Jali Lattice Window by Mughal artists from Gujurat

Unknown Mughal artists from Gujarat

Jali Lattice Window, c.1572, White marble, 3m x 1.5m (approx.), Humayun’s Tomb, Delhi, Pocholo Calapre / Alamy Stock Photo

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Beyond the Veil

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How can we behold God, seeing beyond the temporary to what is eternal?

Paul addresses this question in 2 Corinthians 3–4 as he describes what it means to be a minister of the new covenant in the Spirit (3:6), contrasted with the ‘ministry of condemnation’ in the old covenant (3:8). Paul’s answer traces the unveiling of God’s identity from the first act of his speaking light into creation, through the pivotal moment of revelation in the face of Christ (4:6), to the future eternal glory of heaven (4:17). The idea of a veil is used throughout the passage, first to explain the impermanent glory of the dispensation under Moses (3:13), and then as a metaphor for the spiritual blindness that can only be removed in Christ (3:16).

This intricate lattice screen is an exquisite example of jali (pierced stonework) from Mughal India. It is part of the tomb of the Emperor Humayun, constructed in Delhi between 1565 and 1572. The tomb was commissioned by his son Akbar and was an important architectural precursor of the Taj Mahal. The jali is made of white marble, which was a material closely associated with the purity of divine light in Mughal architecture. Its complex geometry was considered sacred in Islamic art, revealing the underlying mathematical order of creation and thus leading one to the mind of God.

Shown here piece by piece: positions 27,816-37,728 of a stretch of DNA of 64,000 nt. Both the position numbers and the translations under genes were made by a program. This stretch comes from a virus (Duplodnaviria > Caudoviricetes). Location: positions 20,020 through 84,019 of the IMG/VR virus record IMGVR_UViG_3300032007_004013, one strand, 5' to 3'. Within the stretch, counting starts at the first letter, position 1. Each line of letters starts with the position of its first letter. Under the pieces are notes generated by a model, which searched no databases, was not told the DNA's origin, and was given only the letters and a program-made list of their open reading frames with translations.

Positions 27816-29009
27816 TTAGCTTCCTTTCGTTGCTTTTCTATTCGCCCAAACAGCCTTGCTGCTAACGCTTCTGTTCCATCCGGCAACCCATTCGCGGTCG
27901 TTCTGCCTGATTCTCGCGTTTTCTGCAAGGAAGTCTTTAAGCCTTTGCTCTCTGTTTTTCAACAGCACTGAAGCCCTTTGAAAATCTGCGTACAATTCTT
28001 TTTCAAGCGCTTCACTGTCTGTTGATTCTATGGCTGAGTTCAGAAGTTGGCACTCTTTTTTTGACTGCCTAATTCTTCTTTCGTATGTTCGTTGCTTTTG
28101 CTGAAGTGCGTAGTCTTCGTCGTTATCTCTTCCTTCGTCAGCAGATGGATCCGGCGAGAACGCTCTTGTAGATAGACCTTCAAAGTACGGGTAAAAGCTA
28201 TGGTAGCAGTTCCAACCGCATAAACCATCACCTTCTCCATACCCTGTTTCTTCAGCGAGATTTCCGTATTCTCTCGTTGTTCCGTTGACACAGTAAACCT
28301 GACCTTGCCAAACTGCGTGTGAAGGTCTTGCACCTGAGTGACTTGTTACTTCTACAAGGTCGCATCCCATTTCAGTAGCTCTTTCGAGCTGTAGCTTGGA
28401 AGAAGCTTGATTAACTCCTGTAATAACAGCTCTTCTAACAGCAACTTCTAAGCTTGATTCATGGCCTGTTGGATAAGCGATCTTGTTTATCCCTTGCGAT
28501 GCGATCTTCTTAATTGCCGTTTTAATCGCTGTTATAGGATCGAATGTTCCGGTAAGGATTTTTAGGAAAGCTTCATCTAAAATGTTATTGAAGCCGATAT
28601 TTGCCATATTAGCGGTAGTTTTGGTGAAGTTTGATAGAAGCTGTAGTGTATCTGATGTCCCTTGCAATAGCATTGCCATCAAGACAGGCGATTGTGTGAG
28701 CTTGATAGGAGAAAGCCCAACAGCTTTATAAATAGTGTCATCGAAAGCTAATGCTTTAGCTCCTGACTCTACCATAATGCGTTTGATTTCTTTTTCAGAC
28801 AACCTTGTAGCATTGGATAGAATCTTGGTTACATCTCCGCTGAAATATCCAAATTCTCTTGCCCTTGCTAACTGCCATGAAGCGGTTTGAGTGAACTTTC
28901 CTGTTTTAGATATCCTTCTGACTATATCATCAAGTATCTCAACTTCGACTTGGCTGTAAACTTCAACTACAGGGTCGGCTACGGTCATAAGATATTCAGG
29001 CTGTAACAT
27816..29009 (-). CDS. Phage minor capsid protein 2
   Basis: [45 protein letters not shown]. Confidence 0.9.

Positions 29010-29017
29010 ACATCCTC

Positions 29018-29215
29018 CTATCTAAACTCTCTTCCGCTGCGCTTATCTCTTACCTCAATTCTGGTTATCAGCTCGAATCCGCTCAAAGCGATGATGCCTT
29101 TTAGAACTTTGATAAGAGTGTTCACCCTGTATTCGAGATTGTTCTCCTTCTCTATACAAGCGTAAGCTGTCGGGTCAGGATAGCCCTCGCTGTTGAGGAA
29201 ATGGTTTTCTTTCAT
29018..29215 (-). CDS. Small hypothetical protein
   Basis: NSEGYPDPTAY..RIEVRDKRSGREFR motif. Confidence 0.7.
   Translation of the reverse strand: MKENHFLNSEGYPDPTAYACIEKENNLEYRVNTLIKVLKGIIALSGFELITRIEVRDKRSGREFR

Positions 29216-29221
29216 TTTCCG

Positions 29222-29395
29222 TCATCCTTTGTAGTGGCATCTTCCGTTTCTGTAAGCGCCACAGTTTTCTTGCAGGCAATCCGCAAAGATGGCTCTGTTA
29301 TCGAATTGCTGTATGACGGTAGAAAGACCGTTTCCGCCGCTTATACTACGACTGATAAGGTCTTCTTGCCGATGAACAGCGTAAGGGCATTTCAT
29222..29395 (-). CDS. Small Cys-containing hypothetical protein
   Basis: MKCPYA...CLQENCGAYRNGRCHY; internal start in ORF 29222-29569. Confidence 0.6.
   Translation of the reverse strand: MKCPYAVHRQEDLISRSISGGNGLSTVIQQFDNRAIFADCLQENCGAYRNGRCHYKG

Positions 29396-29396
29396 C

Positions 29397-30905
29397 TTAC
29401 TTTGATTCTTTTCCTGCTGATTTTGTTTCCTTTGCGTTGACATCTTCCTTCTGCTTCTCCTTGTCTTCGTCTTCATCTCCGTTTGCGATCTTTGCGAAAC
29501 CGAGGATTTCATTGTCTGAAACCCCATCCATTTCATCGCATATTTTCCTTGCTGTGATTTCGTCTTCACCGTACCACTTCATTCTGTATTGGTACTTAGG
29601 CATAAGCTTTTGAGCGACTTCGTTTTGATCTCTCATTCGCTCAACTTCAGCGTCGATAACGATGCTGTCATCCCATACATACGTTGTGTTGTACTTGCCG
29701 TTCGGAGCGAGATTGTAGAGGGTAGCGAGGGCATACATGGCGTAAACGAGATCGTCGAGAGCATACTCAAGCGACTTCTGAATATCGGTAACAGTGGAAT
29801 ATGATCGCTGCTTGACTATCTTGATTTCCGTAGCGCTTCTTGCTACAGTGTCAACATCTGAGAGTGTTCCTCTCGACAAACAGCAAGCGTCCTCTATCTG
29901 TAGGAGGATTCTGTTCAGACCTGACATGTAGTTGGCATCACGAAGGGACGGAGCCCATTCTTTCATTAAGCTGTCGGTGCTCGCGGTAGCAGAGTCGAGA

The jali lattice obscures the view outwards. At the same time, it allows the inward flow of sunlight in scattered geometric shapes as though revealing a heavenly light from God. It’s like a veil that defines a boundary between the material world of appearances and the eternal reality of God’s presence. The screen is something concretely visible, but at the same time it ‘dissolves’ itself, enabling us to discern something beyond it; to perceive the creator God ‘who said let light shine…’

Paul sees a similar dynamic in the way the earlier dispensation, represented by Moses, exists to open a way beyond itself, but also in the way Paul himself fulfils his calling by ‘unselving’ himself so that the greater light of Christ can shine through (4:15).



Asher, Catherine Ella Blanshard. 2008. Architecture of Mughal India, The New Cambridge History of India, 4 vols (Cambridge University Press)

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